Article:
The progressive mind functions in terms of fossilized paradigms into which every crisis and problem are fitted, no matter how many qualifying or contradictory facts are left behind. These paradigms are part of a worldview, a picture of human existence that gives it coherence and meaning, and a narrative that gives people an identity and a morality. With these paradigms we can sort out the good from the bad, the saved from the damned, the political goals we should pursue, the ones we should avoid––and who gets the power to decide. Read more →

Our Psychodramatic Campuses

by Victor Davis Hanson  // PJ Media 

Dartmouth College students recently staged an overnight sit-in the office of

Dartmouth College circa 1834

Dartmouth College circa 1834

their president Philip Hanlon. They had over seventy demands. Apparently, they grew out of their alleged suffering at the hands of “racist, classist, sexist, heterosexist, trans-homophobic, xenophobic, and ablest structures.”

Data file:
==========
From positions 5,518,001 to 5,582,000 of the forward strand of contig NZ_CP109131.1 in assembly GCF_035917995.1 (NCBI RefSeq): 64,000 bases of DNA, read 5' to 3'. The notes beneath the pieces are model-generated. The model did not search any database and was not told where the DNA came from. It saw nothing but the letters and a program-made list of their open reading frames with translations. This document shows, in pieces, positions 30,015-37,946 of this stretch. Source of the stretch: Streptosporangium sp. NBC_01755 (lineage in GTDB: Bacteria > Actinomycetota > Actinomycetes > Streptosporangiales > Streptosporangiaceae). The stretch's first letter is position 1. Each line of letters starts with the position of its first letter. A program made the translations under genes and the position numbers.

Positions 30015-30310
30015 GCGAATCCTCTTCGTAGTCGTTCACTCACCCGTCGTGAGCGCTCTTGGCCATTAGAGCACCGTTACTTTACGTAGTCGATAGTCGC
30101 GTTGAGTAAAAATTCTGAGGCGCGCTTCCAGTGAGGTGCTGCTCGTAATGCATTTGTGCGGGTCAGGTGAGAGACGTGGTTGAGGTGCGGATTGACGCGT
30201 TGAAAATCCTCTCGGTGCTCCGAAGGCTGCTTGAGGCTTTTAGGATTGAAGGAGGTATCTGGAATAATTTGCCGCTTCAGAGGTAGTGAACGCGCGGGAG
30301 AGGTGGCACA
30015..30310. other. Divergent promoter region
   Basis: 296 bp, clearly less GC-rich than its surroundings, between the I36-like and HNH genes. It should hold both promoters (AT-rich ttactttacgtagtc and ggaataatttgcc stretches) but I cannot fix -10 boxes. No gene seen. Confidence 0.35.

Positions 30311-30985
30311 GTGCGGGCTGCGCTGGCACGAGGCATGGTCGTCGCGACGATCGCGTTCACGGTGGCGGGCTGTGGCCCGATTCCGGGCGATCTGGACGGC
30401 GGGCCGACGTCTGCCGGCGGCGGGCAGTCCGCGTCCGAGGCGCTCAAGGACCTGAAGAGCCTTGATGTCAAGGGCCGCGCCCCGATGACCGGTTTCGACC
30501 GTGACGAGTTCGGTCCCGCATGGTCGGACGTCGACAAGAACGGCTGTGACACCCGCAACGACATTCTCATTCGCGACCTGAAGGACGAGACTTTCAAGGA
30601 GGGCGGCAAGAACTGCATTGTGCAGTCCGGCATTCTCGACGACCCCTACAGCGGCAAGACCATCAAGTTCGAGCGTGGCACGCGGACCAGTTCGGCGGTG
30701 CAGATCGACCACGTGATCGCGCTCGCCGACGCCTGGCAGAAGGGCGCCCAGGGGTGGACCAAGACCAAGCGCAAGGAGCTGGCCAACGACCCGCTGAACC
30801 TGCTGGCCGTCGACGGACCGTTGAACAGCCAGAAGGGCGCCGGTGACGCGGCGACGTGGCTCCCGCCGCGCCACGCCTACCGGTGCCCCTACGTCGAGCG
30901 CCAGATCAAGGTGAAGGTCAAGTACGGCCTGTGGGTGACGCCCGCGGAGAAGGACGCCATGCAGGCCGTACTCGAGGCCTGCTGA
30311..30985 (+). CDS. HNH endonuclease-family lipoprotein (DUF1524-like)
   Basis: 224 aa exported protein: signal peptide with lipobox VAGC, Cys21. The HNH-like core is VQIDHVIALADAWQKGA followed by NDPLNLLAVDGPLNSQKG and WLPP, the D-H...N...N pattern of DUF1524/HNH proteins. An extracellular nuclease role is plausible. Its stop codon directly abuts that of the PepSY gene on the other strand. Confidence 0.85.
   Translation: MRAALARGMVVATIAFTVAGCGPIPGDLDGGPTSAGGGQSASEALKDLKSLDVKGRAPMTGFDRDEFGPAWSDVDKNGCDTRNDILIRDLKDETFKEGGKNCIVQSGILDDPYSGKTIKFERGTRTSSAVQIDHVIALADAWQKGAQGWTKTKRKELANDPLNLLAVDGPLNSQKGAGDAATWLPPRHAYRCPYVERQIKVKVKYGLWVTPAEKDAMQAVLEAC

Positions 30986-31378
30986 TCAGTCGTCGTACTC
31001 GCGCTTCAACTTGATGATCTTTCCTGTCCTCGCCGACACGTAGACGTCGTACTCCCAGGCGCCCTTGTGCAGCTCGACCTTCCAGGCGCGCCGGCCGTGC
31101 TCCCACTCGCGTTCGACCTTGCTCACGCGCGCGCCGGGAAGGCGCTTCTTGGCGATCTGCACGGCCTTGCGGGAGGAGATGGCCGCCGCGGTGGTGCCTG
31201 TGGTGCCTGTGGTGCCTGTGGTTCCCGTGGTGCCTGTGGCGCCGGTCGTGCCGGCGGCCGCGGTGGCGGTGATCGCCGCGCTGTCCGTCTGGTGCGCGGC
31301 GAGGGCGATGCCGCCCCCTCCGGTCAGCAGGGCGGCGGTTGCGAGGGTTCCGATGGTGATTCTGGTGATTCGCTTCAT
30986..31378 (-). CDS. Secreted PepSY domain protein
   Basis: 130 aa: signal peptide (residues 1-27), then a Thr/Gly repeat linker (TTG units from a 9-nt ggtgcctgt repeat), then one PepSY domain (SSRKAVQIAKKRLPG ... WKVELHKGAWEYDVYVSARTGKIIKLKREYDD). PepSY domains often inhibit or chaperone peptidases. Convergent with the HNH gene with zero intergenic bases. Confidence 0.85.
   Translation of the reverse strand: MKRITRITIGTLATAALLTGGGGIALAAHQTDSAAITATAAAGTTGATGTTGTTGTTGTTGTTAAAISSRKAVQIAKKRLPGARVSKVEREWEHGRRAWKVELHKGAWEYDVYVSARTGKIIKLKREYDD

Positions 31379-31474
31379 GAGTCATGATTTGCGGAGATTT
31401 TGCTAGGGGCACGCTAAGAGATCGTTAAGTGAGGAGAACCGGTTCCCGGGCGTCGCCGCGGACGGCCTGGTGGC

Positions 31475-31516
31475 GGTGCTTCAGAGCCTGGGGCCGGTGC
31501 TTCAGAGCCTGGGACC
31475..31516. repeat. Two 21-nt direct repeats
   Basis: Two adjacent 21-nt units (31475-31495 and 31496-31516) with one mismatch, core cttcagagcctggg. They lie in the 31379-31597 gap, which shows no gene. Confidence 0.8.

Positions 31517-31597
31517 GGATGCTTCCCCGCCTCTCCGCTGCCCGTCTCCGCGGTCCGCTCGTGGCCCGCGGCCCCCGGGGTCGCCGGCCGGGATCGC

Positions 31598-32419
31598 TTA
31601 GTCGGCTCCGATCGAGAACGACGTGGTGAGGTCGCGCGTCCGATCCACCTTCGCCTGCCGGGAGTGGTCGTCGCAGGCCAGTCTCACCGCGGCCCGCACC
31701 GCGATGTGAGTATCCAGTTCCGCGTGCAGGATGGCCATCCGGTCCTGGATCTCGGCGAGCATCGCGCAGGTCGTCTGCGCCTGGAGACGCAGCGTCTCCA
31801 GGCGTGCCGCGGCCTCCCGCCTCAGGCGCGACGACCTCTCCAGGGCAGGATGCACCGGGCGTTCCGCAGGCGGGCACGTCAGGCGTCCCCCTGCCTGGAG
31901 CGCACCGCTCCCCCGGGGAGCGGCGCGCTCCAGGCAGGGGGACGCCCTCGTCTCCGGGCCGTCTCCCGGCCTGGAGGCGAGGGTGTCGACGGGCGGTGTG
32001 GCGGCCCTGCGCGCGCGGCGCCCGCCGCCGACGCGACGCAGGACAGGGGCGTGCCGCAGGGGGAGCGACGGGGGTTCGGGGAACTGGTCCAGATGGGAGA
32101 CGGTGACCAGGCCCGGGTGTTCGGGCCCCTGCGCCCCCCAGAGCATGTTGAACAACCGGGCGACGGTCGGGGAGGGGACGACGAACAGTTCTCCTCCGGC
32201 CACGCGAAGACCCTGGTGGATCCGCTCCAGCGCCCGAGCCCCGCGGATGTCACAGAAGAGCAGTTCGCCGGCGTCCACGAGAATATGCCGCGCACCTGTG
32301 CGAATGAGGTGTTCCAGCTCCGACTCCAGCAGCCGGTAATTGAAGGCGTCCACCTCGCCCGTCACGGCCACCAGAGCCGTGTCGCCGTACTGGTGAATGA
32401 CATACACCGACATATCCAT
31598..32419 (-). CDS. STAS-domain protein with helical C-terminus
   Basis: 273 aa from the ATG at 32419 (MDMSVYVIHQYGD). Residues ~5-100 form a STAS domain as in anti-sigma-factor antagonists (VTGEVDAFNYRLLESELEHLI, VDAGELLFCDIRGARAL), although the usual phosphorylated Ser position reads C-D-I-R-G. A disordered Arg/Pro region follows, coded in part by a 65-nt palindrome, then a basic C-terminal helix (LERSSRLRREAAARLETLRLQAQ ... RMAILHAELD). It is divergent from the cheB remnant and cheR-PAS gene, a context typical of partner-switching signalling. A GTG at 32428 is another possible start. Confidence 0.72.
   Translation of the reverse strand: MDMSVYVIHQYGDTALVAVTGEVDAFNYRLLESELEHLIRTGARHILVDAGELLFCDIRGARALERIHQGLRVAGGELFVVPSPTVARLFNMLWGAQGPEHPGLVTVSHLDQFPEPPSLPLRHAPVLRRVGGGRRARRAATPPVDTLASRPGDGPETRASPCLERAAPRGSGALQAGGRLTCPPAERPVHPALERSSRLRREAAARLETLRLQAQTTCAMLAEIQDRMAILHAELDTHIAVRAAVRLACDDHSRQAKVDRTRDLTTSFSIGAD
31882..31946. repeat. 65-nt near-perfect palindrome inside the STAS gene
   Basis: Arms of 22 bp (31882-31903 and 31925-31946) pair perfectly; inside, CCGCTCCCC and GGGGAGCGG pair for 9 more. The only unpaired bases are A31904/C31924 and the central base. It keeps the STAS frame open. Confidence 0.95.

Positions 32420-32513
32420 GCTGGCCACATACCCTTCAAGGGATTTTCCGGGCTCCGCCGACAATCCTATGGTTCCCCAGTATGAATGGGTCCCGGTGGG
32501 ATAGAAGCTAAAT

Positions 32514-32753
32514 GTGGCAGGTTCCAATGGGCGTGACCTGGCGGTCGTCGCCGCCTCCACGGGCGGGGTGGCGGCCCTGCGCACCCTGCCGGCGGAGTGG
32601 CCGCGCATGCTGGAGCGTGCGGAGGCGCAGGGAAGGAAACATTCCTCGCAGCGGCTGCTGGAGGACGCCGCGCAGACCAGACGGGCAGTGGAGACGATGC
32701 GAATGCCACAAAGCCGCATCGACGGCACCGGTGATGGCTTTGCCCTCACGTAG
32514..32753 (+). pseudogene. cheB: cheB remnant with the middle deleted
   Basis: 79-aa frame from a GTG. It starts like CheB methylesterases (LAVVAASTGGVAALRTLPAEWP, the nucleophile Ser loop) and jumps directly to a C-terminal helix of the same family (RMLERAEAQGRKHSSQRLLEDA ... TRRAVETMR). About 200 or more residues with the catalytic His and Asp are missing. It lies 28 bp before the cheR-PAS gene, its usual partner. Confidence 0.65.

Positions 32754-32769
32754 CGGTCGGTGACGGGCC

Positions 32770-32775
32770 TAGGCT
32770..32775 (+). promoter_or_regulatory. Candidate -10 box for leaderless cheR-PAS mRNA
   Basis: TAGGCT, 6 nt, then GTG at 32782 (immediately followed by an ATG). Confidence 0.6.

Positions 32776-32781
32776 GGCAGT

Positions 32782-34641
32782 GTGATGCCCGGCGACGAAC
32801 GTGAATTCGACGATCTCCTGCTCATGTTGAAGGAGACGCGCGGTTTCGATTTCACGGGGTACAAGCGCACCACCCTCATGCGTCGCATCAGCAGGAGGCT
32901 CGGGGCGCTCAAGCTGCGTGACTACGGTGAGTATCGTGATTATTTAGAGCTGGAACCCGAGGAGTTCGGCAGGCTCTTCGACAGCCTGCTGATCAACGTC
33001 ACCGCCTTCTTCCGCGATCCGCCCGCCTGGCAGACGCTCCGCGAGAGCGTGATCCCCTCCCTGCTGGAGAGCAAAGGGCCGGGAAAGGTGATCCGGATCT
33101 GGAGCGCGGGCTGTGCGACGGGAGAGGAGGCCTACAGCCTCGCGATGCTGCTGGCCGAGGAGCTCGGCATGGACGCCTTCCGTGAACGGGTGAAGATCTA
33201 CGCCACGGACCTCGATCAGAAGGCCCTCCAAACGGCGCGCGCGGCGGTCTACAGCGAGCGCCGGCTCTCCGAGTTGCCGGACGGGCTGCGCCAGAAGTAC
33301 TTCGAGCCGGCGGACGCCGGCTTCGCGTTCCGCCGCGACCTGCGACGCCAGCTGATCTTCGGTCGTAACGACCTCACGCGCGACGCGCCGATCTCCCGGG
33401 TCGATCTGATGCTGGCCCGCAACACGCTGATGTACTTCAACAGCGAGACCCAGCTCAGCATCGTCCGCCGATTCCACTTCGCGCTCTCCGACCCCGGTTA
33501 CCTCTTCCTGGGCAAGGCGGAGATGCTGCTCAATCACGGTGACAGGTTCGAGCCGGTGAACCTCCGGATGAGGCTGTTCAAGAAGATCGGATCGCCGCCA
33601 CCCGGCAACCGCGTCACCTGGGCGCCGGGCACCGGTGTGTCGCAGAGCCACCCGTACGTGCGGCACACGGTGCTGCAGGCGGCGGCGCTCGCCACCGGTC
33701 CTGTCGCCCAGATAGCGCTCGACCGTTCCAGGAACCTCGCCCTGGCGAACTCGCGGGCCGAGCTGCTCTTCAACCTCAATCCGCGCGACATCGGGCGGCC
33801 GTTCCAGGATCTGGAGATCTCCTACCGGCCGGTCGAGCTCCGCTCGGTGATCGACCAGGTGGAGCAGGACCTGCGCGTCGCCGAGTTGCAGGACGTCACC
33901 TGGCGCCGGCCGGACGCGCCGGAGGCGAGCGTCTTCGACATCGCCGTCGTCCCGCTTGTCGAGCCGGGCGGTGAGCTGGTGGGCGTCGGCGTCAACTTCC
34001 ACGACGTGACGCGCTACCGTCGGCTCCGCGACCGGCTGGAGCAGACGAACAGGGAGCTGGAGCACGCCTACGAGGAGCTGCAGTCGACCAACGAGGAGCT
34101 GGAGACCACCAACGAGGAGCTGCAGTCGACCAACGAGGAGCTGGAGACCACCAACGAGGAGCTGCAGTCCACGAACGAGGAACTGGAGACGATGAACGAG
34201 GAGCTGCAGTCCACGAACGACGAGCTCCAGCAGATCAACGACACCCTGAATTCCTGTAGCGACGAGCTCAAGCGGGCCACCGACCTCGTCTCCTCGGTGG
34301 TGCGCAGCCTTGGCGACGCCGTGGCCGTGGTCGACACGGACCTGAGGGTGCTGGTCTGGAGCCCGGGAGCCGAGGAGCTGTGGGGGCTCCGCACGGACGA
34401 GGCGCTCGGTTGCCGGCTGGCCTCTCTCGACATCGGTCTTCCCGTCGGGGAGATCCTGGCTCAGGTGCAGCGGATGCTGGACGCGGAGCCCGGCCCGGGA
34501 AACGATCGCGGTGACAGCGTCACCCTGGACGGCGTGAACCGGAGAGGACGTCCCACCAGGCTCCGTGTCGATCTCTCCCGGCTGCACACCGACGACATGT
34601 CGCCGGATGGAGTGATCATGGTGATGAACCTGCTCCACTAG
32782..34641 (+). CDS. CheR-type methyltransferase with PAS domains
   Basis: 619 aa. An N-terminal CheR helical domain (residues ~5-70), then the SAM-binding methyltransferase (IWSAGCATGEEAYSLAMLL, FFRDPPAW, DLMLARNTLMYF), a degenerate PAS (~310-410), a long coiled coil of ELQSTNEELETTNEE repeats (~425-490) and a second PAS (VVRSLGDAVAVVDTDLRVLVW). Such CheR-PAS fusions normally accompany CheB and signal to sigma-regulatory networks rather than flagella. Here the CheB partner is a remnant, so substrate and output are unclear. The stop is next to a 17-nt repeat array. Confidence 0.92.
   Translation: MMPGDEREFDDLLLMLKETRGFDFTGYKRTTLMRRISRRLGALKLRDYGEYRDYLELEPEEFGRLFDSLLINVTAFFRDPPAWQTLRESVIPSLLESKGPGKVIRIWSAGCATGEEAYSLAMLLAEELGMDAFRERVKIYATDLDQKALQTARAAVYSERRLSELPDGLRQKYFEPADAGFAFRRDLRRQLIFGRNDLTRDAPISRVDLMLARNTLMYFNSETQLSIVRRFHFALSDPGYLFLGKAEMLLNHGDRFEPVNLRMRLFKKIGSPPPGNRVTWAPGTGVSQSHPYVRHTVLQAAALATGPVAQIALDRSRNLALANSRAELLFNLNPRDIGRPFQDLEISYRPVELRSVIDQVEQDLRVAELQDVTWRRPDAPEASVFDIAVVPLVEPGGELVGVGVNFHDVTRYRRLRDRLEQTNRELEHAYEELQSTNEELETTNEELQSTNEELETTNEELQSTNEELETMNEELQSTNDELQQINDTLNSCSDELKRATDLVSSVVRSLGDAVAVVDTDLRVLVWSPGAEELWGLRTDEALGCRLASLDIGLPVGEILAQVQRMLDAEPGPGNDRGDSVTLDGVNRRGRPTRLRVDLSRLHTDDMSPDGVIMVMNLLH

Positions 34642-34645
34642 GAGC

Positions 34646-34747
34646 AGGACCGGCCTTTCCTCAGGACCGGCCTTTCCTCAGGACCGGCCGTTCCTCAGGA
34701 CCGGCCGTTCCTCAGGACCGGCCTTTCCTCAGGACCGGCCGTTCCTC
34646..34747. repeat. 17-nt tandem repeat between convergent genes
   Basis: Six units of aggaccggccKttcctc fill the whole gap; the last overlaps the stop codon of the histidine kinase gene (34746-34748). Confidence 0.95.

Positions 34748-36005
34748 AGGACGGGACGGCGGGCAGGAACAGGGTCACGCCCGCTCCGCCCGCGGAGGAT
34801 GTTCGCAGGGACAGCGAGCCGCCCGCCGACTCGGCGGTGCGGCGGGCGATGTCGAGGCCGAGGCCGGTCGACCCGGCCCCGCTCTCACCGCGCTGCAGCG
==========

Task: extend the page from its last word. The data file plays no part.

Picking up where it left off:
Translating into English, the students elaborated, “Our bodies are already on the line, in danger, and under attack” — suggesting conditions similar to the teen-aged Marines who stormed Fallujah in November 2004, or perhaps the iron-workers who tip-toe on girders 1,000 feet above Manhattan, or an acquaintance of mine whose work clothes reveal that he pumps out quite messy rural cesspools. As redress for their suffering, the oppressed students issued Orwellian calls to ban particularly hurtful vocabulary, to create new faculty positions based entirely on race, and to Read more →

The New Inquisition

by Victor Davis Hanson // Tribune Content Agency 

What if you believed that the planet might not have warmed up the last two decades, even though carbon emissions reached all-time highs?

Or, if the earth did heat up, you thought that it was not caused by human activity?

Or, if global warming were the fault of mankind, you trusted that the slight increases would not make all that much difference? Read more →